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Prior to a one-year stint as the head coach coach at Bowling Green that came to an end in early April as a result of an incident at a Bowling Green restaurant, Chris Jans was a member of Gregg Marshall’s coaching staff at Wichita State from 2007-14. During those seven seasons Jans was a key figure as the Shockers made the progression to a respected national power.

Jans is back in Wichita, with Paul Suellentrop of the Wichita Eagle reporting Thursday that he’s serving as a consultant to the program. Jans’ consulting agreement runs for 45 days, which the school can renew, and he’ll be paid $10,000 for the work. While Jans isn’t allowed to do any coaching, he can watch practices and provide Marshall and the coaching staff with his observations.

“He will be able to consult with the coaching staff, only on what he observes in practice,” said Darron Boatright, WSU deputy athletics director. “By NCAA rule, a consultant is not allowed to have communication with student-athletes … not about basketball-related activities or performance.”

While Jans (who according to the story has served in a similar role for another school) can’t do any coaching in this role, his return does give Marshall another trusted voice to call upon when needed. Wichita State bid farewell to an assistant coach this spring with Steve Forbes being hired as the head coach at East Tennessee State, with his position being filled by former Sunrise Christian Academy coach Kyle Lindsted.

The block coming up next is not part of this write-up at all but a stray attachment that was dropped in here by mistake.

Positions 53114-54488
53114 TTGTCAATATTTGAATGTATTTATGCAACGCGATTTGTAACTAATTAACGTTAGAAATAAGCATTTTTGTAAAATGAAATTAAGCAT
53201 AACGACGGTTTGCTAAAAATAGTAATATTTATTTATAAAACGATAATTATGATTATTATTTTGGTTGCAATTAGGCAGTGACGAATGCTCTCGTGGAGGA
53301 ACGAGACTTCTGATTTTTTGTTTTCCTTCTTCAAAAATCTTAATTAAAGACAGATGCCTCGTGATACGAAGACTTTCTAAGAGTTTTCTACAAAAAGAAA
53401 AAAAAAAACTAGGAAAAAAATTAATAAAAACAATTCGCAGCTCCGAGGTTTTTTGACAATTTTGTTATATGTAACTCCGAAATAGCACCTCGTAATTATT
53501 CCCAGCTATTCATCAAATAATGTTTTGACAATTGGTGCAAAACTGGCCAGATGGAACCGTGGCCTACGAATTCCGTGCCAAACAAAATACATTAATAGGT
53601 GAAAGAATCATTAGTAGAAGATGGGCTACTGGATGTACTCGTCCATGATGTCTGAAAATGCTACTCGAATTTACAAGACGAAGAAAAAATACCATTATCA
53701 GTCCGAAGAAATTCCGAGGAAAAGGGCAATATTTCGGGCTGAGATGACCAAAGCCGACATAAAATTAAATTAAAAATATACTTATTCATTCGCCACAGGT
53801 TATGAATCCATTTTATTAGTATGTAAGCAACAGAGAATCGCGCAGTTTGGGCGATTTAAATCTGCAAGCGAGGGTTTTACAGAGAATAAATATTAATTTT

h/t ShockerHoops.net

AUDIO: Rick Pitino discusses allegations, future at Louisville

Rick Pitino
Associated Press
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Thursday afternoon marked the first time since Friday that Louisville head coach Rick Pitino commented on the controversy that has taken his program by storm. Speaking with Terry Meiners of 840 WHAS in Louisville, Pitino discussed the escort scandal, what could have possibly led former staffer Andre McGee down the path he’s alleged to have taken in Katina Powell’s book and his future at Louisville.

The interview began with Meiners asking Pitino if it changed his thinking as to whether or not he needed to resign, which (as one would expect) Pitino shot down. Also discussed was the statement released by school president Dr. James Ramsey, which expressed support for athletic director Tom Jurich but did not mention Pitino at all.

“Well I can’t answer that, Terry,” Pitino said when asked why he wasn’t mentioned in the statement. “Twenty-six years ago Kentucky brought me in to make the program compliant to NCAA rules. (Then-Kentucky president) Dr. (David) Roselle and (then Kentucky athletic director) C.M. Newton thought I was the guy to come in and change around the images, change around the culture and add a lot of discipline to the program. And I did that.

“And then I came here to the University of Louisville, and if someone was five seconds late or not early consequences would be paid from a disciplinary standpoint,” Pitino continued. “This is obviously not a person being late, this is not about a person (not) working hard. This is about things that are very disgusting, things that turn my stomach, things that keep me up without sleeping.

“But unfortunately, I had no knowledge of any of this and don’t believe in it. It’s sickening to me, the whole thing. But I’m thinking of my 13 players, I’m thinking of our program, and I’m sorry that Dr. Ramsey did not think enough to mention me but that’s something I cannot control.”

Below is audio of the full interview, which ran just over 17 minutes in length.